So on Bank Holiday Monday we held a barbecue for some of our NCT (National Childbirth Trust, basically antenatal class) friends. In total there were seven adults, five toddlers and two babies. We had a couple of last minute replies to our invite so our numbers had doubled in the last 24 hours, which was after we had already planned the menu and had the food shop delivered. Thankfully we were able to adapt what we had planned and with a few last minute buys we had a decent enough menu (I think). Today’s menu included: burgers and buns, sausages, new potatoes in herb butter, sweet potato and feta salad, garlic mushrooms, corn on the cob, jacket potatoes, chicken, pepper and red onion kebabs and halloumi, chorizo and cherry tomato kebabs. We then had Eton mess for desert and had some bananas and chocolate buttons ready to go on the grill (but we’d had to move inside before we got the chance to do them due to the weather). We have a Weber BBQ which we purchased a couple of years ago and it is a proper beast. It has three burners and is gas fired and conveniently all of the parts which would come into contact with fat etc are removable and dishwasher safe (my favourite feature). 

In the UK a barbecue is almost an essential part of a bank holiday weekend. I thought I would have a little look at the food we cooked and what went well and what could be improved (can you tell I’m a teacher?!?) We had cheated somewhat by pre-cooking the jacket potatoes in the oven, so they were just wrapped in foil and kept warm on a shelf above the grill. The jackets had been a late addition anyway when we thought we may not have enough new potatoes. The new potatoes were boiled inside and then simple drained and swirled with butter ready to serve. We also had a favourite of ours on the warming shelf – garlic mushrooms. You basically take some portobello mushrooms and put a generous teaspoonful of garlic butter in the centre then wrap in foil to almost form a kind of parcel with the join at the top to provide a natural handle. Whilst they do taste wonderful they tend to go a bit watery so I may have to look at doing something different with them next time. For the first time this weekend we tried doing corn on the cob. We’d purchased what the supermarket call ‘cobettes’ which are just half a while cob of corn. I’m not really a fan of sweet corn myself but I know that J and C both love it, so I fancied giving it a try for them. Having read loads of recipes and suggestions online I went for a slight adaptation of one of the simplest. I sprayed the cobs with fry light and then wrapped them in foil so they looked like a cracker. They then joined the mushrooms and the jacket potatoes on the shelf above the griddle.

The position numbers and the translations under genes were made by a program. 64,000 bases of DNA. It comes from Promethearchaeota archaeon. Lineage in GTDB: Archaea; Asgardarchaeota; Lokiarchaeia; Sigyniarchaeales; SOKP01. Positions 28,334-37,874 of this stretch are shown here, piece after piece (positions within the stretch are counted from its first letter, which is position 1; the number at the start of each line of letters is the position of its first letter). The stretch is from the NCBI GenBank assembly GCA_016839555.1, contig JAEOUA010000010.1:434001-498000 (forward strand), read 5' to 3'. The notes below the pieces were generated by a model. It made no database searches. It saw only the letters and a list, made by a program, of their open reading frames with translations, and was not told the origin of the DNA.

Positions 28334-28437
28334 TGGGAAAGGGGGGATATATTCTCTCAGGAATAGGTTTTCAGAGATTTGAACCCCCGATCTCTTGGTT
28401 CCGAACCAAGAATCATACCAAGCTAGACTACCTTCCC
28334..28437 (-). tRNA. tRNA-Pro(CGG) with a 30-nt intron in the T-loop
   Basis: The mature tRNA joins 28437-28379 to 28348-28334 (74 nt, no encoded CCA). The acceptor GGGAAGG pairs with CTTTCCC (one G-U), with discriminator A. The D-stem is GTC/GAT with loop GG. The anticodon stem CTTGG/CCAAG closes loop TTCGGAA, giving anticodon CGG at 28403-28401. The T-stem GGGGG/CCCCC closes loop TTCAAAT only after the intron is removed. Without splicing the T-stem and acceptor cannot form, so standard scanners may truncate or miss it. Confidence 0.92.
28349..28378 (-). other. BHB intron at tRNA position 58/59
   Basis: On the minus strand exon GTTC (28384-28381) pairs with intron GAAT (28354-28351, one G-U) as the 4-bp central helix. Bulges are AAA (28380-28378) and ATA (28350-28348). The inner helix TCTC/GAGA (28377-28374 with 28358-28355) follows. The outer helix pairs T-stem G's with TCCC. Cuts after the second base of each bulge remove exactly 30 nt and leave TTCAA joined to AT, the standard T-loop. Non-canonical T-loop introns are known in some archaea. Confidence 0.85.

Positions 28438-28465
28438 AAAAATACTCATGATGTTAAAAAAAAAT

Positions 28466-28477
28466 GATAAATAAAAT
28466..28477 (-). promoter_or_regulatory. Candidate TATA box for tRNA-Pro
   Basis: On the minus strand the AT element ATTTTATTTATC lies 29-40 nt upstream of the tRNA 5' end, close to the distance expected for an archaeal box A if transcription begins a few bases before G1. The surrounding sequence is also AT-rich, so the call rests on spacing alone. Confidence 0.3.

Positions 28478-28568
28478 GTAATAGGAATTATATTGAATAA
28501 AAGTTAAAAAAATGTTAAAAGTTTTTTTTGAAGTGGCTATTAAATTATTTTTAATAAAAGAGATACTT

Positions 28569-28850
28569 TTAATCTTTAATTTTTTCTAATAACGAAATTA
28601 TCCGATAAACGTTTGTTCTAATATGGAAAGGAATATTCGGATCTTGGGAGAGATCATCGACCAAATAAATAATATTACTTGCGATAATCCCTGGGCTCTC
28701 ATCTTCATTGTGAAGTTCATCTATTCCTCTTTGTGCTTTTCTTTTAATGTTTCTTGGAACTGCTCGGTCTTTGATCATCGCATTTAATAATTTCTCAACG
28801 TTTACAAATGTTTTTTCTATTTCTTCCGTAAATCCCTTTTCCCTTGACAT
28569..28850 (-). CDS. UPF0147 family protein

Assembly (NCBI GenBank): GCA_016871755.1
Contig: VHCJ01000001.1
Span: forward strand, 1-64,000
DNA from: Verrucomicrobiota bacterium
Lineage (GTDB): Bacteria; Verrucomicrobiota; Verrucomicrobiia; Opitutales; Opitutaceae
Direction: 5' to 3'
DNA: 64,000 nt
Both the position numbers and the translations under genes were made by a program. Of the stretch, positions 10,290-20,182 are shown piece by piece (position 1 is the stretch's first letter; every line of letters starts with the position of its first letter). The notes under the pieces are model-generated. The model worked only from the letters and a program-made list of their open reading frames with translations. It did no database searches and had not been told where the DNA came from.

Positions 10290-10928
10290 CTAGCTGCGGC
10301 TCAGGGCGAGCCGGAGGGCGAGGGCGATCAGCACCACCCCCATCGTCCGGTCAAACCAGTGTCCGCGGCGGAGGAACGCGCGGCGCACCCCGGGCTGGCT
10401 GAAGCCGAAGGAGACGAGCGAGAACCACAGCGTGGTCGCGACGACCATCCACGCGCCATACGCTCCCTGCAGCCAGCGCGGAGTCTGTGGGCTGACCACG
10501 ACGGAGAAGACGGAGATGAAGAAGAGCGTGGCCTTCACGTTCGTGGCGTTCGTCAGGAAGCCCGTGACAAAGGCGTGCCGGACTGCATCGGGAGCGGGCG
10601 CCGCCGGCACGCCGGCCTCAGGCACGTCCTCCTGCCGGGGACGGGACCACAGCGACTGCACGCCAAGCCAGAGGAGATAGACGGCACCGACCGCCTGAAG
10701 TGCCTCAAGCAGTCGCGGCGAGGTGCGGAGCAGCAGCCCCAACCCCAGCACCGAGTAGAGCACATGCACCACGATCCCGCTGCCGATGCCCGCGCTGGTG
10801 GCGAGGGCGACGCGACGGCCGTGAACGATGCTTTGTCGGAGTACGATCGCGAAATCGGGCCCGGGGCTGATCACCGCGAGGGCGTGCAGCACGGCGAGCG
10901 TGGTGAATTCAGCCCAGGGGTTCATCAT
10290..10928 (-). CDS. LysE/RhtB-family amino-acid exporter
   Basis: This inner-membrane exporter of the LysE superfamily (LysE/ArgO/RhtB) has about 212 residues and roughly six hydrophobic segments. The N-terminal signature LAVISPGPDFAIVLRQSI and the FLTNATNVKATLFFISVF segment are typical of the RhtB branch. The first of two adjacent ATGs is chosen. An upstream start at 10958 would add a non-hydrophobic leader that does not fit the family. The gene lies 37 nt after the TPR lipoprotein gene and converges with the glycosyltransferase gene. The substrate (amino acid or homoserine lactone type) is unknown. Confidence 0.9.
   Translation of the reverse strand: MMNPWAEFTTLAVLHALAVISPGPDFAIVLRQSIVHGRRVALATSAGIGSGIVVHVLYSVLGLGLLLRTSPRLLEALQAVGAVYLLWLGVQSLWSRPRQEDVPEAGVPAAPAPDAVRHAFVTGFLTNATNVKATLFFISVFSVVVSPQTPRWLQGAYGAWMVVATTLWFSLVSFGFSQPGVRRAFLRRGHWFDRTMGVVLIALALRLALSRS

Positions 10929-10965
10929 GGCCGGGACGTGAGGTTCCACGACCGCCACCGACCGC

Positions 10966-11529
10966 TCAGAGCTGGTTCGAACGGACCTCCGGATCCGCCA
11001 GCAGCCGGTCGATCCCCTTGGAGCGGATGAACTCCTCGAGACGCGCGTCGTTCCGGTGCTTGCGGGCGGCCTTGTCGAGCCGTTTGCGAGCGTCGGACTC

Meat-wise we kept it fairly simple. We did burgers and buns (with sliced cheese to go in them of course) and sausages (without buns as we always seem to get a massive wastage of bread products after barbecues). Then we had two types of kebabs; chicken breast, red onion and red pepper which J had been initially keen to do in the oven to avoid the whole risk of undercooked chicken but he actually managed to keep them fairly moist, and halloumi, chorizo and red pepper. The latter is a new addition to our repertoire and I mainly did because I love halloumi and knew it would taste great grilled. A quick google search came up with this combination suggestion and I have to say they were a bit hit with both adults and toddlers alike. The recipe I found had suggested a nice dressing to accompany them but I stayed clear of dressings today because of fussy eaters. We also had my go to salad – feta and sweet potato. Basically a centre of salad leaves (unfortunately not from the garden yet but watch this space) with one chopped yellow pepper, sun dried tomatoes, cubed feta and oven cooked sweet potato cubes topping this. It works really well with a dressing like a Caesar dressing or something similarly creamy. 

So the big successes were the kebabs (both types) and actually the meat in general. The Eton mess went down well as did the new potatoes and the corn on the cob. The failures were the mushrooms, which ended up a bit watery and the jacket potatoes weren’t touched much (although they froze really well afterwards for future dinners). I feel like some kind of coleslaw would have been a nice addition to bring a more creamy edge and maybe some dipping sauces in substitute of marinades? It was a pity that it rained and the group had to be moved indoors as we obviously didn’t get to cook the bananas but they can be done in the oven and still similar results. I still feel like our barbecue cuisine is fairly limited and would like to expand our menu to include some more unusual food. Though what these could be I have no idea.